Photographer: Ernst Boerschmann (1873-1949), E. Herold and unknown. Architectural photographic views and drawings/studies of China. 1910-1940. Circa 330 gelatin silver, collodion paper prints and halftone prints as well as various drawings, sketches and postcards. Various sizes between circa 5,5 x 9 cm, 17 x 13 cm (most) and 32 x 24 cm. Most annotated by Boerschmann in pencil/ ink on the verso.
German architect, photographer and sinologist Ernst Boerschmann was known for his research and photographs of historical Chinese architecture. He was the first foreigner to systematically document China's ancient cultural buildings, making thousands of photographs, sketches, and architectural surveys during several trips to China in the first half of the twentieth century.
In 1906, Boerschmann launched his first expedition with financial support from the German Empire. He traveled to China as a scientific advisor to the German Foreign Office, which supported his studies until the outbreak of World War I in 1914. On this trip, he documented many pagodas and temples with cameras and drawings that formed the material for his later publications. In June 1912, the first major exhibition of Boerschmann's photographic work was held at the Museum of Decorative Arts in Berlin. After World War I, he lectured on Chinese architecture in Königsberg and other German cities. From 1921 he worked in Berlin as a lecturer at the Technical University of Berlin, where he was appointed professor in 1927. The publication of three books in the 1920s, Baukunst und Landschaft, Picturesque China, and Chinesische Architektur, promoted Boerschmann's China photography, and he became known internationally as a photographer rather than a researcher. Picturesque China (1923), published in English, was to become his most successful book. In 1931, Chinese architectural expert Zhu Qiqian invited Boerschmann to join his newly formed Society for the Study of Chinese Architecture in Beijing as a corresponding member. In 1943, during World War II, his apartment was bombed and destroyed. In 1945, Boerschmann was appointed professor of sinology at Humboldt University in Berlin and later held the same position at the University of Hamburg. He died on April 30, 1949, in Bad Pyrmont, Lower Saxony.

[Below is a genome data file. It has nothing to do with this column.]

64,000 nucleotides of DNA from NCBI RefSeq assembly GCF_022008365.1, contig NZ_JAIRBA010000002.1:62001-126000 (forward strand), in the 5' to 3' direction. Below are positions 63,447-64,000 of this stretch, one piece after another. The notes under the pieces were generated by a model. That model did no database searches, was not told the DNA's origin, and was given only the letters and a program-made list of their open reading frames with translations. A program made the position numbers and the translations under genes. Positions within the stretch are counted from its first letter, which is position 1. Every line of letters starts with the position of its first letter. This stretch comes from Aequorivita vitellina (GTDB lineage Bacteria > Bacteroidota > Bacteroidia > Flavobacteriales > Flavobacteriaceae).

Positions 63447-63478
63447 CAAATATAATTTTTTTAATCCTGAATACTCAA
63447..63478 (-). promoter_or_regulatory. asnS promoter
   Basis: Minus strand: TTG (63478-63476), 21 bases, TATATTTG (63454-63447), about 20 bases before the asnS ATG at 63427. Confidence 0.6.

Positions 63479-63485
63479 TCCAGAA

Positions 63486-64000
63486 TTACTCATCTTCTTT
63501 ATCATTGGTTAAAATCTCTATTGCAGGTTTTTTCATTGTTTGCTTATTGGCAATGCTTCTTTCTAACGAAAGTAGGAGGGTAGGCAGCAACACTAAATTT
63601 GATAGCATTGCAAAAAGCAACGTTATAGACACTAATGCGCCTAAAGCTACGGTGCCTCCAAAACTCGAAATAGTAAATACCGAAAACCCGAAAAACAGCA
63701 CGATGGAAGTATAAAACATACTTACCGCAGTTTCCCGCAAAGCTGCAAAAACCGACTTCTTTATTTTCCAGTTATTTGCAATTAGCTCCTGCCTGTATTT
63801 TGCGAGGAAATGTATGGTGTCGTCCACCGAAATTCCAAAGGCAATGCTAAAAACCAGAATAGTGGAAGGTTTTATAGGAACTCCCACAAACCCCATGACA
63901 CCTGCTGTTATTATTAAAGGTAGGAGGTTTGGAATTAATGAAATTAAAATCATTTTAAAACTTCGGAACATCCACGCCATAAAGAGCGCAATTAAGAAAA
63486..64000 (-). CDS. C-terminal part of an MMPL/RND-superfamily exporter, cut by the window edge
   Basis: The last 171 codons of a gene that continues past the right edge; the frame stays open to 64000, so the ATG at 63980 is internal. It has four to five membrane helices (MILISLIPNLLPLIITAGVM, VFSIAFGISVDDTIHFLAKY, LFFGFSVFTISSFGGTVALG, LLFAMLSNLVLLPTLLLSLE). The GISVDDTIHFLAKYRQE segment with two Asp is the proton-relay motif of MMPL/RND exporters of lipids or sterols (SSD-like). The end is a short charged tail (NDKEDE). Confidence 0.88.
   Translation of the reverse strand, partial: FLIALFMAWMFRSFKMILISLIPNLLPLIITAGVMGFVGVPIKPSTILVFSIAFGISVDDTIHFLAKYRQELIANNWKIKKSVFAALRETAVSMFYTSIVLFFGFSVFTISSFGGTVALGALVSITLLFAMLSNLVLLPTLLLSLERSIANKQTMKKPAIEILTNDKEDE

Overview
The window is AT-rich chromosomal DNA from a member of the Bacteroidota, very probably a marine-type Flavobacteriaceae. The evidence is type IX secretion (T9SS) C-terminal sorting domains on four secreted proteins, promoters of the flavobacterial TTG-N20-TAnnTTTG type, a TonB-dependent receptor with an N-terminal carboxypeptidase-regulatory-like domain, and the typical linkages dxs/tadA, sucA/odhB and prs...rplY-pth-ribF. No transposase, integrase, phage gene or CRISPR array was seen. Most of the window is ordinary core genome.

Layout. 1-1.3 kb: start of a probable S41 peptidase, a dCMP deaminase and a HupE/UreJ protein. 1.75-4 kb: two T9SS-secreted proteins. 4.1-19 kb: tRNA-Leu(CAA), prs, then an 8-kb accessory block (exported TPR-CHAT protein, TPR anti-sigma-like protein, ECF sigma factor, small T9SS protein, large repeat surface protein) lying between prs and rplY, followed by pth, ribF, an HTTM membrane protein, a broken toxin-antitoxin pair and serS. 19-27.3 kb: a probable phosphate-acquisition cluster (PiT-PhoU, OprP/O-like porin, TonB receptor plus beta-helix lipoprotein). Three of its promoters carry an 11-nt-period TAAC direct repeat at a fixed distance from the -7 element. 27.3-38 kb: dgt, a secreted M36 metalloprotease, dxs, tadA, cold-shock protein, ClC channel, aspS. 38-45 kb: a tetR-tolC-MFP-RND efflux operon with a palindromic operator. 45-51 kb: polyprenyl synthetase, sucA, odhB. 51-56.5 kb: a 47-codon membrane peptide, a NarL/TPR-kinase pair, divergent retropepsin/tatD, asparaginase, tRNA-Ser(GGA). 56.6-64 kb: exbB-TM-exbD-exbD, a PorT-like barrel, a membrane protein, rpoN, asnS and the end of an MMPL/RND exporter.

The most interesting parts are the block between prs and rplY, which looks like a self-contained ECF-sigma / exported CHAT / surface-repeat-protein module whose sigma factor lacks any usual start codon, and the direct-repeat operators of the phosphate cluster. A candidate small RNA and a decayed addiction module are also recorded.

This diverse collection includes photographs, most by Boerschmann, his sketches and notes on Chinese architecture, and some personal documents, including his 1948 day calendar and a studio portrait of Boerschmann by Bann's Studio, Shanghai from 1934. The collection comes directly from the estate of Ernst Boerschmann. The only other known major group of Boerschmann's work is in the Stephan Loewentheil Collection. – Some with traces of use, most with curled edges, otherwise many in good to very good condition.
Provenance: Ernst Boerschmann estate